New-look Panthers fall short in season opener against the Raiders

By Zach Goins

Photo: AP Photo / Brian Blanco

September 13, 2020

The Panthers kicked off a new season on Sunday against the Raiders, but the end result was something fans have become all too accustomed to over the last year, as Carolina came up short against Las Vegas 34-30. 

Despite the loss, Sunday’s contest was a promising outing for first year head coach Matt Rhule and the new-look Panthers. With so many unknowns, a competitive game, a fourth quarter lead and 30 points are all more than many fans likely expected.

That’s exactly the message Rhule shared with his players following the loss.

“I told them they should be disappointed, but they certainly shouldn’t be discouraged,” Rhule said post-game. “To battle back from some early big plays, to fight, scratch and claw to take the lead back at the end of the game, I was proud of the guys. We were just a play away.”

Here are some takeaways from Sunday’s loss:

Panthers young defense gets tested 

We knew Carolina’s offense would be able to score points this year, but we also knew the defense would be giving up plenty of points– particularly in the secondary.

Raiders quarterback Derrick Carr made it clear that he would be testing rookie cornerback Troy Pride Jr. early and often, sending several warning shots his way before connecting with a wide open Henry Ruggs on a 45-yard gain. That secondary situation was only made worse when No. 1 cornerback Donte Jackson left the game midway through the first quarter with an ankle injury and did not return. 

That meant Carolina’s starting cornerbacks were a rookie in Pride, and Rasul Douglas, a former Eagle signed by the Panthers only seven days ago. Carr showed no signs of slowing down, tossing a 23-yard touchdown over Pride to wide receiver Nelson Agholor late in the second quarter.

“Speed of the game, running with guys I think I was pretty comfortable,” Pride said after seeing his first NFL action. “Just getting off blocks, being faster to cracks or other scenarios where the running back had the ball, that’s something I could definitely be faster at.”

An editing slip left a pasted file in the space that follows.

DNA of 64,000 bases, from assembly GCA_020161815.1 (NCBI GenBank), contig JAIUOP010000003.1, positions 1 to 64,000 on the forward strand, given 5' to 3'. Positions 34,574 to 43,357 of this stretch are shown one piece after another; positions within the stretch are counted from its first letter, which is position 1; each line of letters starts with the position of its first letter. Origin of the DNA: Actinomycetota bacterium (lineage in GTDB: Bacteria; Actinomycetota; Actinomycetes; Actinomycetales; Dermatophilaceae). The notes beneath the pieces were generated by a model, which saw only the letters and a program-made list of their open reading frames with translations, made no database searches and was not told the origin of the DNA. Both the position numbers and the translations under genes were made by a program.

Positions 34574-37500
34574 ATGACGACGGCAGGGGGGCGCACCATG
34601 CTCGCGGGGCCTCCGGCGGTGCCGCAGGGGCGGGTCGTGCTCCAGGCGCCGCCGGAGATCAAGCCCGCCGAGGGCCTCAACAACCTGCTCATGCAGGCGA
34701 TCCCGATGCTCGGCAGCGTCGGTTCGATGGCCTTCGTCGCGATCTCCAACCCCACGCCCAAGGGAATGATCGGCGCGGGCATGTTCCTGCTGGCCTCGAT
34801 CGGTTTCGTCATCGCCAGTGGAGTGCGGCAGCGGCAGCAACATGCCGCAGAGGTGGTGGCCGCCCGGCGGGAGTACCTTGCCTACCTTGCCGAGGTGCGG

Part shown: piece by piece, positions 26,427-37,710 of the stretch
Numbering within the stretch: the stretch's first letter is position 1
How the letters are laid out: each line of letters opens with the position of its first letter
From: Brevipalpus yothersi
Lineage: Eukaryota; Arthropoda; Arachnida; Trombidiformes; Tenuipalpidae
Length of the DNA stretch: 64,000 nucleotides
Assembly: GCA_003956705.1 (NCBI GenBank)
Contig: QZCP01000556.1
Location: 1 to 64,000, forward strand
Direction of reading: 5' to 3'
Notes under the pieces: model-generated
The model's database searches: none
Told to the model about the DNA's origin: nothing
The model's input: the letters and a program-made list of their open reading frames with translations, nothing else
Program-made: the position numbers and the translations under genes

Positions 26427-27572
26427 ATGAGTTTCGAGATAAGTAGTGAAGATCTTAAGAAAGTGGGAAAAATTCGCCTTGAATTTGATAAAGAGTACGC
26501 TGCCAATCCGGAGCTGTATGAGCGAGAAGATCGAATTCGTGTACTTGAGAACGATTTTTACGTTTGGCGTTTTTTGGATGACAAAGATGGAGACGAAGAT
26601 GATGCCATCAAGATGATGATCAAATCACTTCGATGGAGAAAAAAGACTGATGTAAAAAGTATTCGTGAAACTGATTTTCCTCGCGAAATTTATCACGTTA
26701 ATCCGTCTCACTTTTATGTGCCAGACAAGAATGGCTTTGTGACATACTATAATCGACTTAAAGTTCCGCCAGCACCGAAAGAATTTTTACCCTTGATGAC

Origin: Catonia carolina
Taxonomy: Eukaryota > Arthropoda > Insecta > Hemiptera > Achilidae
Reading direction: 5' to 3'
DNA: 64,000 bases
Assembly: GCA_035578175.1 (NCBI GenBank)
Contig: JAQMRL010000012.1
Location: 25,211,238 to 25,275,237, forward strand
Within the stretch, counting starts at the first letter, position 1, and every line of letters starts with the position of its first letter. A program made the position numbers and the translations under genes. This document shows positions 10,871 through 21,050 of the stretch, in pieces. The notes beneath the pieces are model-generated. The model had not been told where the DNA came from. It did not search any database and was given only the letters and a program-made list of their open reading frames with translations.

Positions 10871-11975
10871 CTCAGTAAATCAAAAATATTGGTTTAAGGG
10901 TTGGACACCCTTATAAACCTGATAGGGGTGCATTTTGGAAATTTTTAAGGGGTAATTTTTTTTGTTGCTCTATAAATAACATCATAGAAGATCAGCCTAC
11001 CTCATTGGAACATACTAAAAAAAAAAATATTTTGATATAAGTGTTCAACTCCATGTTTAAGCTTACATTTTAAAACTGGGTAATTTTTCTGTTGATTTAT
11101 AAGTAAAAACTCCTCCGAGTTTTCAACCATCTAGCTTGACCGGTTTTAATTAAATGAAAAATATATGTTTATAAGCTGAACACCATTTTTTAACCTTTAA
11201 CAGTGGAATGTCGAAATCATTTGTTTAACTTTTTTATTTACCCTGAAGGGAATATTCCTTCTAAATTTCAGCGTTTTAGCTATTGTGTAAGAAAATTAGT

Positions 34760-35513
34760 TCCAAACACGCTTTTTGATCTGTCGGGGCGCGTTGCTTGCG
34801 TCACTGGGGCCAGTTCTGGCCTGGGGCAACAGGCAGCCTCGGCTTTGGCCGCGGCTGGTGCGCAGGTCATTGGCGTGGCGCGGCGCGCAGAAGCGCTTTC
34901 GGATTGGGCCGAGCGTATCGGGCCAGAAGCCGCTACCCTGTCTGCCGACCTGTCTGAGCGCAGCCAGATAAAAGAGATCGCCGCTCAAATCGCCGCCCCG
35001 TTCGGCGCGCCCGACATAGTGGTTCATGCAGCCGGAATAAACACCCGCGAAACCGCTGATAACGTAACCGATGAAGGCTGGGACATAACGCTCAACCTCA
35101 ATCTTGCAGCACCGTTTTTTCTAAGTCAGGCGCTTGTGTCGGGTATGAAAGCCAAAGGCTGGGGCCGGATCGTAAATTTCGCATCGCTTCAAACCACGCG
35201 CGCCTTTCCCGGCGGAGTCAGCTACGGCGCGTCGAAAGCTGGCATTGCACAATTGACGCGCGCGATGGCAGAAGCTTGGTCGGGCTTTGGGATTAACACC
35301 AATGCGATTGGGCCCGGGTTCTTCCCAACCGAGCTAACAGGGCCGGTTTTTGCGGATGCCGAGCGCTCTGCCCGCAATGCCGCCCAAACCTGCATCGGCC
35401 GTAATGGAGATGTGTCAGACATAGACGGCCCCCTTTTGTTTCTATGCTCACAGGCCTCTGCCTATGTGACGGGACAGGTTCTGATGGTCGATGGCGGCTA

The Raiders passing game slowed down a bit in the second half, then on a key third down midway through the fourth quarter, Douglas proved why the Panthers decided to pick him up with a key pass break up to force a Raiders punt.

The stop ended up giving Carolina the ball back to set up a crucial fourth quarter touchdown.

What ended up being more detrimental to the defense was the Raiders’ ground game. Running back Josh Jacobs racked up 93 yards and three touchdowns on the ground, as Las Vegas punished what looked like an exhausted Panthers defense.

“He runs with tremendous pad level. He runs through tackles,” Rhule said of Jacobs, following the loss. “He’s a good back, they have a powerful offensive line. Obviously, we have to improve in terms of our run defense.”

Panthers linebacker Tahir Whitehead, a former Raider, is familiar with Jacobs’ capabilities, but Whitehead said the running back’s performance Sunday was more a result of the Panthers own failures.

“When it all boils down, it was more so us not executing the tackling technique well enough,” Whitehead said. “You can make the excuse, ‘Oh, it’s the first game,’ this and that, but that’s not good enough.”

Carolina was fourth-worst in the league last season when it came to stopping the run, and the team is still looking for answers early this year.